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Should You Hire an Independent Contractor or an Employee?

In 2010 there were 2.7 million ‘self-employed’ workers in Canada. In 2012 freelance job posting site Elance reported that Canada ranked 4th in the world for hiring ‘freelancers’

Win-Win On Several Levels

Today a growing number of employers are enjoying the advantages of independent contract workers. Whether the motivation is to save money and/or reduce the resources required to hire, train, locate, supply and retain employees the independent contractor can hold an attractive appeal

Financial, Resource and Space Savings Advantage

The independent contractor does not receive access to employer benefits packages and the employer does not contribute to CPP/QPP, withhold income tax or EI. Additionally the employer does not need to supply any equipment, tools, an office and more (although some do).

Independent contractors may work from home, in the workplace of whomever has hired them (though not on a regular schedule or basis as that may cross the line towards being an employee) and a growing number are working in crowd-shared workspaces.

Flexibility and A Just-In-Time Workforce

Employers who select independent contractors are often in need of hiring a just-in-time workforce solution. Hiring to solve a specific problem or when there is an identifiable need or a lack of skills in the current workforce, not dissimilar to hiring temporary employees or hiring from a staffing agency. In the independent contractor employers can also find workers who can walk in with little training, get to work quickly.

Time and Frustration Savings

Another advantage of the independent contractor is finding someone who is motivated to deliver on time and manage problems independently. The contractor does not expect the payee to deal with work problems as the contractor is tasked with delivering solutions to fulfill the contract. One of the biggest advantages is the reduction in time required for ongoing supervision and oversight.

All of these reasons can create a win-win scenario for both parties.

Clearly Understand The Purpose of Your Independent Contractor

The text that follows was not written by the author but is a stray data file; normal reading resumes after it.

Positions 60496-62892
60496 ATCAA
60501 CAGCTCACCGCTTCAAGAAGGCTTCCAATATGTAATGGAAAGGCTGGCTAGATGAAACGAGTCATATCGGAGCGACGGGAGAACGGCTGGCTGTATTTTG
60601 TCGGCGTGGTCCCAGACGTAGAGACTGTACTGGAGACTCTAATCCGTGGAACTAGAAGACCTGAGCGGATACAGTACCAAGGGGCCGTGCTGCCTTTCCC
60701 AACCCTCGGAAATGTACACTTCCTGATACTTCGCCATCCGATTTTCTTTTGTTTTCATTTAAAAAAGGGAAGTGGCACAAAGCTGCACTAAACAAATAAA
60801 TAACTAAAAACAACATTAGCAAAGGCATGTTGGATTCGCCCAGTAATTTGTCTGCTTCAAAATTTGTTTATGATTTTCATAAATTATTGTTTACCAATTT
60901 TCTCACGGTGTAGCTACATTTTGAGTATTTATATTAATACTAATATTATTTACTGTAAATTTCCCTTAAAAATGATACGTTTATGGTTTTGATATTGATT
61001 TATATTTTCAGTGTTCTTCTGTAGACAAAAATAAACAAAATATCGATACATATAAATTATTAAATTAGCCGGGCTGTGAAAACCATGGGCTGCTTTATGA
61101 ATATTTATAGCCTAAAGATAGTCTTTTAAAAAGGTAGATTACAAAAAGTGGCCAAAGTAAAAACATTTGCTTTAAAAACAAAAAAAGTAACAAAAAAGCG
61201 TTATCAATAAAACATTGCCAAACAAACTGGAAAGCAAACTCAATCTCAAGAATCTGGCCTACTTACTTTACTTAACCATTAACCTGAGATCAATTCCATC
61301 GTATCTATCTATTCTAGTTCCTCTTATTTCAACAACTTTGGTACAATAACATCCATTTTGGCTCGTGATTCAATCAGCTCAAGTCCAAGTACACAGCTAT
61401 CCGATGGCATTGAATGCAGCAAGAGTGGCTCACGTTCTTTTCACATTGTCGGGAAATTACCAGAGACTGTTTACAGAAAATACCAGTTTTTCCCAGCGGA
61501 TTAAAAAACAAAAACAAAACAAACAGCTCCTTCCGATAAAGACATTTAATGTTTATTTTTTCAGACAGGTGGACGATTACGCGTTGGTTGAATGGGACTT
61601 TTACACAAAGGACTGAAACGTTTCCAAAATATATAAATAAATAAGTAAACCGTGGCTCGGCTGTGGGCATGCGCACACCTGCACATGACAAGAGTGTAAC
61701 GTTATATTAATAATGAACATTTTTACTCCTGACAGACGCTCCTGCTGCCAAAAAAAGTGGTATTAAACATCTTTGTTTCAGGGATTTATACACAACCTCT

If your independent contractor is delivering the same products or services as a paid employee, even if they are doing it on their own, off-site and with little supervision, they may not be an independent contractor. If your primary reasons for bringing in an independent contractor is to save money, reduce headcount, save space, resources or supervision you may find that they are not an independent contractor.

Peak Workloads, Missing Skills and Solving Problems

If your reasons for bringing in an independent contractor includes:

  • solving a specific problem
  • offering short-term, intermittent work during peak workloads
  • gaining a unique or specific set of skills that you do not have or offer on an ongoing basis

then you may be on the right side of the fence when it comes to hiring independent contractors.

The Future of Business

Named as one of business top thinkers in the past few years Canadian Don Tapscot has written about the concept of a wikinomic business model. Wikinomics refers to a model of business that includes mass collaboration, peering, openness and globalization. The wikinomics business model requires a dynamic workforce to both enable and respond to changes in the economy, business and technology. The Independent contractor and independent contractor teams can be key components of this wikinomic model offering flexibility, adaptability and often a boost to innovation when needed.

Today We See Two Kinds of Independent Contractors:

  1. Independents by Choice: because they can and want to. These free agents may be in high demand fields*, have established reputations, work how and when they want and are often paid more than they would be as an employee
  2. Independents by Necessity: because they need and have to. These contractors may or may not have unique skills and are, more often than not, paid about the same wage as they would as an employee
  • Keep an eye out for data on “in demand” freelance workers later this month

Temporary employees can often be miss-labeled as independent contractors but they are not always the same thing. Additionally, an independent contractor may start out as a contractor but may in fact become an employee as the relationship evolves. Interestingly, courts in Ontario have also recently begun to identify the contractor who is a ‘dependent’ contractor, and this will have implications on the business relationship

It is important to delineate between temporary hires, employees and independents (also called freelancers, free agents, contingent workers) as there are financial implications for miss-identifying the business relationship.

Key components in defining an independent contractor include:

  1. Who controls the way in which the work is accomplished
  2. Who controls the tools of the trade
  3. Who is taking financial risk/makes a profit
  4. How tied/integrated the work is.

Both Independents by Choice and Independents by Necessity may be mistakenly identified as contractors when they are employees, but it seems more common in today’s climate that the Independents by Necessity may be mislabeled. Why? Because the question of choice can impact who controls the relationship.

Consider this tip: if your independent contractor has other clients at the same time or throughout the year, if you do not detail how the work is to be accomplished only the final product, if you do not pay them the same wage or way as you pay other employees and/or assign them the same work as other employees they may actually be an independent contractor.

Before you proceed with hiring an Independent contractor take the time to learn about the differences and identify the option that best meets your needs not only your pocketbook.